All about Firefox 3.5, available now

After slightly more than a year in development, Firefox 3.5 is finally here. As planned, it is an evolutionary update that builds on the significant performance enhancements and features introduced in Firefox 3.0, to deliver a still more responsive experience, more private, and extending the possibilities of the web by supporting a new set of powerful web standards.

Let’s take a look at what’s new in Firefox 3.5.

A new icon

Firefox 3.5 introduces an updated Firefox icon, that aims to reflect the evolution Firefox has gone through in the last three releases since the last update for Firefox 1.5. The new icon features a stronger 3D look with deeper shadows over the globe, and flames actually surrounding the globe. It also adds detail to the hand and snout and furrier snout and ears.

In low resolutions like Windows and Linux taskbar icons, the changes will go almost unnoticeable but for a slight change in colors and saturation.

Privacy

A new private mode is now available from the Tools menu. Whatever you visit, search, or download is cleared as soon as you return to normal mode or exit Firefox, including cookies, passwords, and web forms. At this time the only hint you get while in private mode is some text added to the title bar. Future versions of Firefox may revisit the user interface for a better way to let you know you’re in private mode while not letting others which would be counterproductive.

What happens when you forgot to enter private mode before entering a site you want to keep for yourself? You have two options. One, tell Firefox to forget about that site: open the Library (Bookmarks/Organize Bookmarks…) look for any page in the site in your History, right click on it, and select Forget About This Site.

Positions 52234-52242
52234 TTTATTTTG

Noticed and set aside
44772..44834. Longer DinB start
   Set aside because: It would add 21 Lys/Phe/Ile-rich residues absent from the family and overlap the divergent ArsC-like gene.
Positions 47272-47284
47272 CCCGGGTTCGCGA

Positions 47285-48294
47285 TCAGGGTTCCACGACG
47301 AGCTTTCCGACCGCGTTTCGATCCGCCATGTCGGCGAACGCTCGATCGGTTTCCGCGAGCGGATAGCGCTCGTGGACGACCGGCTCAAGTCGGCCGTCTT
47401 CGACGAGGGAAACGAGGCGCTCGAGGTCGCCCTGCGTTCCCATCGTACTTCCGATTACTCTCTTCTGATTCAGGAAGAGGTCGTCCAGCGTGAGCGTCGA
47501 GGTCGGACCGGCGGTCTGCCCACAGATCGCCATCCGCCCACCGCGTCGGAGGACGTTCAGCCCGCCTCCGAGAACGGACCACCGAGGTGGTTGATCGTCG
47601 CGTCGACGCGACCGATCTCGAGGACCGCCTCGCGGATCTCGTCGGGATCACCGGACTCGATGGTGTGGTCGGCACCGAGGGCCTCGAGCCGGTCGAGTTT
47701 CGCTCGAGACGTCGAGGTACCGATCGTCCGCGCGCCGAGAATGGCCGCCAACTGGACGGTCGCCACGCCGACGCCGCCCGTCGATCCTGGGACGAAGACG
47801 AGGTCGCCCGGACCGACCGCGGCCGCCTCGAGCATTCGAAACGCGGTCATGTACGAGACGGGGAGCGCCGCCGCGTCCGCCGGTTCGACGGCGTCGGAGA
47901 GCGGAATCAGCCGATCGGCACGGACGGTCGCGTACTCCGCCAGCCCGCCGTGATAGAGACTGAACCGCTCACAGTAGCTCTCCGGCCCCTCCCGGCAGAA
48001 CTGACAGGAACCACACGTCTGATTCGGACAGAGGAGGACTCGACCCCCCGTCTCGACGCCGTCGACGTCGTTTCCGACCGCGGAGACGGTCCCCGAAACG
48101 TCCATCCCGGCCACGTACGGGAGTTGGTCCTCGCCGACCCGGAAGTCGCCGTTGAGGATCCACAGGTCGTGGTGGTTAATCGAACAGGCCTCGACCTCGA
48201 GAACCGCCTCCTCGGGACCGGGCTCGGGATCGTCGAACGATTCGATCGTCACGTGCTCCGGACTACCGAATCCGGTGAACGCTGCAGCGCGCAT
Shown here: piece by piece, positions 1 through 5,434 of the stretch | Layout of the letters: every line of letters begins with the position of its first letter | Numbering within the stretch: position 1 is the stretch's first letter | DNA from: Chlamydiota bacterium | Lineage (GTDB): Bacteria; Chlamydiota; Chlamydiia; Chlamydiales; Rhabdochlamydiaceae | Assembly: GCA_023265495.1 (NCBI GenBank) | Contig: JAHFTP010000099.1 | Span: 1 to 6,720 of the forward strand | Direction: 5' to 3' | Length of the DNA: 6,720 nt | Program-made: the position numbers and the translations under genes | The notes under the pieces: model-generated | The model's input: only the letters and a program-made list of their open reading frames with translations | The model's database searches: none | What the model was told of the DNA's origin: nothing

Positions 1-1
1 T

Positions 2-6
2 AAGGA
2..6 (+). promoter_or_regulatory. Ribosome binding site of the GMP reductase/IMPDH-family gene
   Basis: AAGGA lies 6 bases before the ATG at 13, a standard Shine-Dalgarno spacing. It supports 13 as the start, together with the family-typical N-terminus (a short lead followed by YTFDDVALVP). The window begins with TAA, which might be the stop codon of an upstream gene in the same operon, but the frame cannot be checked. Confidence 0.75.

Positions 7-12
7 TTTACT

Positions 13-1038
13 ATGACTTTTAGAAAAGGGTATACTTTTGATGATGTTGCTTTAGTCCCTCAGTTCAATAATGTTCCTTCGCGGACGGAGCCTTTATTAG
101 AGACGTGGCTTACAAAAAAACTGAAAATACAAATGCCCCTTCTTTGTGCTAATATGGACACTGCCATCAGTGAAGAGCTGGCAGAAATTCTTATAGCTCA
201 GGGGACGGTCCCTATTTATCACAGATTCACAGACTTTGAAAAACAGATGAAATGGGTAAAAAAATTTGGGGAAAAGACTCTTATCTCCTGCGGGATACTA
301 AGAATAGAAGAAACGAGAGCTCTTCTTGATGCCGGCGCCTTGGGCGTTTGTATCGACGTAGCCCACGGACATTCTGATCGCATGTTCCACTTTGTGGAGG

Option 2, tell Firefox to forget about the last few hours, the day or everything. In the Tools menu, select Clear Recent History…, the amount of time, the specific elements you want to discard, and you are done.

The Privacy options page has been updated with a dramatically streamlined interface where you can opt for Firefox defaults which remembers your browsing and allows cookies (like Firefox 3), set it to always run in private mode, or customize for something in between. You can also exclude history and bookmarks from the location bar suggestions in a new separate option.

Tabbed Browsing

Tabbed browsing is now the default browsing mode as the tab bar is always visible. This is a setting many people has requested as default for years before and the decision was finally made. There are two direct consequences: the throbber (activity indicator) is gone from the menu bar since each tab already has sits own. While it may seem a great idea, it has the inconvenience of being a moving target, so if you want to know if the current page is loading you have to first locate the current tab’s place in the tab bar. Fortunately, it is still available in the Customize Toolbar dialog so you can add it back in a blink.

The other consequence, is that when only one tab remains open, it doesn’t have a close button; and, if you close it (with a keyboard shortcut or menu File/Close Tab) the whole window goes along.

The tab bar now sports a new tab button next to the last tab making it discoverable for new comers. Tabs can be dragged out of the current window into their own and dragged back if wanted. An option in the tab context menu allows to do the same thing.